"Car crash. Collision with a DUI. She's the victim, so plenty of sympathy. Means people give her that little bit extra care."
He raised his eyebrows at that. "They're pretty damn determined to save her."
"You have no idea," she said, with evident satisfaction. "It's been a key project, in fact."
"Why? To this extent?"
She shrugged. "There's a desire to make this peace last."
"But I don't understand. This amount of machine effort, just for one human? So many others have died."
"You talk to programs. You treat them with respect. You want peace. Willing to die for it, no less. Machines may think differently to humans, but doesn't mean they don't appreciate what you did. And they do understand reciprocity." She smiled. "And there's also a hope that you'll be an ambassador. A bridge, if you like."
"In what sense?" he said cautiously, wary of some trap. Some deal he'd never be strong enough to refuse.
"When you go back to Zion. To keep communication going, so the peace holds, that's all. Thinking is, saving Trinity might encourage you to be better disposed to the machine world, which might carry some weight with humans, given who you are. But they also just wanted to give you something. A gift. To say thank you." She nodded at Trinity. "She's it."
"You said something to them. About what she means to me. You have to have."
"Oh, I'm not the only one here who knew that."
"No. But it sure as hell wasn't the Architect. So you did, didn't you?"
She inclined her head. "Yes."
"Thank you," he said.
"You're more than welcome. I've a soft spot for her. And you." She smiled. "Told you you'd turned out all right, didn't I?"
"When can I take her home?" A sudden thought struck him. "And how'll we get back?"
The Oracle was shaking her head. "I'm sorry, Neo. She's not going to be well enough for freeing for a good few months yet. And thinking is, even when she's stable enough to be conscious, need distracting with a life here, she'll still need calm. Until she's a damn sight better they want her very steady, no dramas. No bad memories, either. That means she needs to believe in a nice dull past and a nice dull job, just while she recovers. When she's well enough, she'll get the truth back. Then - and not till then - you can take her home."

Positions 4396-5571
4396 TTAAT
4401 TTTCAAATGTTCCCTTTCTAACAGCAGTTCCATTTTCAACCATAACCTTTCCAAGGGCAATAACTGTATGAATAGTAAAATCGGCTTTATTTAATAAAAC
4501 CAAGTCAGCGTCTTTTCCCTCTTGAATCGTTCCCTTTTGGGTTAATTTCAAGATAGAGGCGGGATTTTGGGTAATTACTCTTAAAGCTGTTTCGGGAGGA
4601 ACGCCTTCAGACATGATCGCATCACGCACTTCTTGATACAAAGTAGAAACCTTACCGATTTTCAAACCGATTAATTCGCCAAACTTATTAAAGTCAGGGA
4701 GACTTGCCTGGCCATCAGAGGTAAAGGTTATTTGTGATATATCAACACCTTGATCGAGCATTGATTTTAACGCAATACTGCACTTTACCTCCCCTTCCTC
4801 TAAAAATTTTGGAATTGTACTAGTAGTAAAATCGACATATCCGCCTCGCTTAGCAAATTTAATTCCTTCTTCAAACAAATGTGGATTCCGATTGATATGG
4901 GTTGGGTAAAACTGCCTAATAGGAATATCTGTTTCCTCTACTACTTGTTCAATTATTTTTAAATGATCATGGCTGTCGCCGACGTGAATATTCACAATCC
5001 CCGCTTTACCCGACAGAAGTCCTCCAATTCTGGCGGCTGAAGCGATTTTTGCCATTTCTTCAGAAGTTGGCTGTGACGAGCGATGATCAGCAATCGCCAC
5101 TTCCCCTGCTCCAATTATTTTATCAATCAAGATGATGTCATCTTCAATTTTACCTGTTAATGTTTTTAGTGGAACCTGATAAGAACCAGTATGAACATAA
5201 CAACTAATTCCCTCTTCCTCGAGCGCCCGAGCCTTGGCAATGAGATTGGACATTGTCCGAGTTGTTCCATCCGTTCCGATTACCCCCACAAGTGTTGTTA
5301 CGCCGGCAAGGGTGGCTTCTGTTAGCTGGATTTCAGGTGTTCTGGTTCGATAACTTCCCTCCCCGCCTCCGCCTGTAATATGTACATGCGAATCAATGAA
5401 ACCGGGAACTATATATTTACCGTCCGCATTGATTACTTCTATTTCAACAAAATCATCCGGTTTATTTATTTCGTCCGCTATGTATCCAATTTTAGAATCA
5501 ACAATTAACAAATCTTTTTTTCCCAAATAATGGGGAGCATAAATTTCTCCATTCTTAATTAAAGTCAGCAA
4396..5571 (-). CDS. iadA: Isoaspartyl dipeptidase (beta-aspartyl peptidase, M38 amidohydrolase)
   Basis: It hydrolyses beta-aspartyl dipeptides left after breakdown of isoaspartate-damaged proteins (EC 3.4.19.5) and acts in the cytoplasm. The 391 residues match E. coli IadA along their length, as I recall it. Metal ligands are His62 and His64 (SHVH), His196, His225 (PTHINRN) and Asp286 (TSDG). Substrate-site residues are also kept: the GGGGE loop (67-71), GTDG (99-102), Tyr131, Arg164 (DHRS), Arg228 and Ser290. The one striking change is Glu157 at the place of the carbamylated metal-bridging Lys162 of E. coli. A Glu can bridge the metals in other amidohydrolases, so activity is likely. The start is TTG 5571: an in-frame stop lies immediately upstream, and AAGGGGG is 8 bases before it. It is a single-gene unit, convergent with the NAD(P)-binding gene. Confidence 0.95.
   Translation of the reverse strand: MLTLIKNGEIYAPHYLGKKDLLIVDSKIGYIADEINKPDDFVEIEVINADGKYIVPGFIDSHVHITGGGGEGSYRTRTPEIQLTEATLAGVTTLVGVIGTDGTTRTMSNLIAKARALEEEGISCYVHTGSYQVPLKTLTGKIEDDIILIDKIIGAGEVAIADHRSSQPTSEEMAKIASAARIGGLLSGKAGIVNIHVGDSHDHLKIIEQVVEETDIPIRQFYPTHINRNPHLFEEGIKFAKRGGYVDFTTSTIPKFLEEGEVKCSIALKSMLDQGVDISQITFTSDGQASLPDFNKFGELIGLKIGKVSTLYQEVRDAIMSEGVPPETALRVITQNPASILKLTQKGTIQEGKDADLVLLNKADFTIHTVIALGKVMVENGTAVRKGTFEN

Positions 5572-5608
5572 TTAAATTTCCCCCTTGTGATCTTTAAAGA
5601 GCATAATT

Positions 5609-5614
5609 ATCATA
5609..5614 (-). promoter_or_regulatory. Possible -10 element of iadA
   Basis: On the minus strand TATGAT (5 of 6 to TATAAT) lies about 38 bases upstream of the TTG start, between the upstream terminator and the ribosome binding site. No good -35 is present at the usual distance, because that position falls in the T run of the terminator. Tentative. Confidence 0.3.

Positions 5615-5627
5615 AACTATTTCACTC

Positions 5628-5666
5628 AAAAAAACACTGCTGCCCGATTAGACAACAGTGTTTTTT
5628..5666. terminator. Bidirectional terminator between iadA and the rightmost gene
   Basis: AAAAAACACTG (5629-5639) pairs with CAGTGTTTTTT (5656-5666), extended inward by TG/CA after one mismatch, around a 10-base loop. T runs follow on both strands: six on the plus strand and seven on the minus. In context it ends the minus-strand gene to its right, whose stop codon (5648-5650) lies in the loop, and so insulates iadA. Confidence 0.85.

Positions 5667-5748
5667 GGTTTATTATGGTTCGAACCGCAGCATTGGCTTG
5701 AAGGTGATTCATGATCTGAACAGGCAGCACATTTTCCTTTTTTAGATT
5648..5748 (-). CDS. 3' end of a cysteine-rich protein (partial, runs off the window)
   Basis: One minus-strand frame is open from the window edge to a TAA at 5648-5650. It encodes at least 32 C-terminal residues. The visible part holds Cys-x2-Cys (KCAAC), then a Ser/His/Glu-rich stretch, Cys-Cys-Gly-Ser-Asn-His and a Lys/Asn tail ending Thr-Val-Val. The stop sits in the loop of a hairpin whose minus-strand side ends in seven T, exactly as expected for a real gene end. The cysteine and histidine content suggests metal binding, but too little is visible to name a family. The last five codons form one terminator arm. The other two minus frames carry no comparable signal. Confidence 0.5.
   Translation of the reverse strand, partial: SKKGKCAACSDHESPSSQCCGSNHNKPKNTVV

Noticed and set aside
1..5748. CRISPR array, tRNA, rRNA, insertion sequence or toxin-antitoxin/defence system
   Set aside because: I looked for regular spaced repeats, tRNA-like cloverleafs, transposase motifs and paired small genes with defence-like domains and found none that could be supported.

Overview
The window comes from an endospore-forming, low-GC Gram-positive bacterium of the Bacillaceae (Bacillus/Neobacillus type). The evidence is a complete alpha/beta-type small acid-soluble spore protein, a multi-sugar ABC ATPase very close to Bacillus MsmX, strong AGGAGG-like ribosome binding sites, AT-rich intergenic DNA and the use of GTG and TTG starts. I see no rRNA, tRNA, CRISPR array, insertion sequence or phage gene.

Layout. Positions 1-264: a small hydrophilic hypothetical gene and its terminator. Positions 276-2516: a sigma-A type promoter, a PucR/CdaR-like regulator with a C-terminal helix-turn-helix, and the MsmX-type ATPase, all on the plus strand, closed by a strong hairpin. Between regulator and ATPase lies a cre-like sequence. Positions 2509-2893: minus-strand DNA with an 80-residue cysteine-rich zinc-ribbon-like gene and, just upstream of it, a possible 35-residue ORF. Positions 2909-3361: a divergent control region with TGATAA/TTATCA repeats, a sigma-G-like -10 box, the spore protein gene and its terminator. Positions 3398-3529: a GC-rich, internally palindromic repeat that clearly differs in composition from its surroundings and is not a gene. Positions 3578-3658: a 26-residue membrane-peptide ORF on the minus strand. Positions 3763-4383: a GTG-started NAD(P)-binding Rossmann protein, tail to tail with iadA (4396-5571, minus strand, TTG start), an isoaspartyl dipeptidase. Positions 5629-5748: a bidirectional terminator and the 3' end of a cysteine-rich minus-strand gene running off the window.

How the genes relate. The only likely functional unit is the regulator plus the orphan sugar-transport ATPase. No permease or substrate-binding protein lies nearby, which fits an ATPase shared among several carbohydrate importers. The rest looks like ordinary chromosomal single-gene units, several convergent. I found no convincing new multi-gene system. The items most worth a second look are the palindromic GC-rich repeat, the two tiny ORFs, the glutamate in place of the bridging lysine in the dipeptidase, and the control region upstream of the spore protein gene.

"Fine. That's fine." He didn't care what it took. Just as long as she was well. Just as long as she was alive. "So... are we married, living together, dating, what? What memory will she be given?"
But the Oracle was shaking her head once more. "If she spends too much time with you, she'll remember. She started rejecting the code when she was a toddler, she's not going to take more than a couple months to work out something's not right, and you two have too strong a connection. Always did have. Put you together, and she'll force past the programming in a week."
He froze. "What? No. I can't see her?"
"Oh, nothing that drastic. But you need to just be someone she sees around, at least to begin with. Take things gently. So. You're working at Metacortex." She nodded over at Trinity. "Both of you. They'll adjust their memories there so you'll never have left at all, and she'll be a new starter just as soon as she's well enough to leave here." She grinned, a trifle mischievously. "You've been promoted, by the way. Congratulations. Seems you were a model employee this past year."